American Between the Lines: National Imagination and Identity in European-American Autobiographies, 1850-1950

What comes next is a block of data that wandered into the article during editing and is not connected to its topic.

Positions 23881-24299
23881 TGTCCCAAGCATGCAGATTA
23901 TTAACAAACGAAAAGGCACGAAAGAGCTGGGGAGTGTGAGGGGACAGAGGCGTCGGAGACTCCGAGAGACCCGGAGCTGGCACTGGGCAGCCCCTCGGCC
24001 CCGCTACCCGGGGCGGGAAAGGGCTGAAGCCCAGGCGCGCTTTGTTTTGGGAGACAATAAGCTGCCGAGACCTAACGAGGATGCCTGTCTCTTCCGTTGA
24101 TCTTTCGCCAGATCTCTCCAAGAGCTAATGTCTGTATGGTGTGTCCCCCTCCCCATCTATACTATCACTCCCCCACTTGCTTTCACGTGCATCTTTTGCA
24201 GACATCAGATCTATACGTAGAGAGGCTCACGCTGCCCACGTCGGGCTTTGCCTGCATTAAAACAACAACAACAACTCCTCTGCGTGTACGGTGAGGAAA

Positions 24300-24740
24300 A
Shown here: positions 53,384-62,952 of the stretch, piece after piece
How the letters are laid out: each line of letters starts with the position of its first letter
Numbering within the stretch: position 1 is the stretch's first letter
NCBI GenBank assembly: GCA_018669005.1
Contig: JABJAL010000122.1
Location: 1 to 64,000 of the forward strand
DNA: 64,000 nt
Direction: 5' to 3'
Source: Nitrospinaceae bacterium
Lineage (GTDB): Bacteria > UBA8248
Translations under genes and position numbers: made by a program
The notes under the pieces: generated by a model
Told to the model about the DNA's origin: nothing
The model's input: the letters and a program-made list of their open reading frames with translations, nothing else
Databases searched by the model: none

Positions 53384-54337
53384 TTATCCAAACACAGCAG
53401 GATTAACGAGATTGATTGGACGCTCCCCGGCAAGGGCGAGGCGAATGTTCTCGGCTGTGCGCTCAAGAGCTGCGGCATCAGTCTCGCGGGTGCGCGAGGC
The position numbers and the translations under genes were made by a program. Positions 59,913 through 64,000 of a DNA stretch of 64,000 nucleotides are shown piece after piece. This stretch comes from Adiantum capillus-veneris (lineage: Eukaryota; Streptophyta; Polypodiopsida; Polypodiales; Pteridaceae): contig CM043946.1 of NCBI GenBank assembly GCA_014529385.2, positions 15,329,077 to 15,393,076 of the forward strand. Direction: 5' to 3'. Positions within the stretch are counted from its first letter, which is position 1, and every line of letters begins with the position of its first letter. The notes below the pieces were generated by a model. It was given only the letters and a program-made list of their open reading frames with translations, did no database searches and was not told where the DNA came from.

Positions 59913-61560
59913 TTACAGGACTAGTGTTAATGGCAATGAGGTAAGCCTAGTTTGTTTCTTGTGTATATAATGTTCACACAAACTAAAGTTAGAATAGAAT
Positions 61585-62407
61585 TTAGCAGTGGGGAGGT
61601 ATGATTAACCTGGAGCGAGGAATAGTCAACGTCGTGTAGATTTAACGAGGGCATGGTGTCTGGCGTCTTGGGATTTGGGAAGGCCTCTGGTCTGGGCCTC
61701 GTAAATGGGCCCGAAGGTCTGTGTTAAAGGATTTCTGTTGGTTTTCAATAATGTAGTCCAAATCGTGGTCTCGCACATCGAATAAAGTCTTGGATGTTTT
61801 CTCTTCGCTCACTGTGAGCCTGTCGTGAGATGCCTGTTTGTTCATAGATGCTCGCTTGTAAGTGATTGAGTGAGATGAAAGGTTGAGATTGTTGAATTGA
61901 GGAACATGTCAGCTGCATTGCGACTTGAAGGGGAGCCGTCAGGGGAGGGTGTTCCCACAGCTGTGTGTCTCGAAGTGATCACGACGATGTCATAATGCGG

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The Civil War that took place in the United States between 1861 and 1865 has often been described as a threat to national unity. However, America was not a unity considering its internal political, economic, and cultural/ethnical divisions and incoherence. Therefore the existence of an American identity could be denied. Nevertheless, this thesis argues that the European-Americans created a "national myth" that was hegemonic in society. This myth replaced the acknowledgement of divisions in reality. In this context, European-American autobiographies written between 1850 and 1890 in northwestern states of America show to what extent their authors viewed themselves as "Americans" and their nation as "America" and what they believed comprised their identity and that of their nation barely a hundred years after the founding of the United States of America.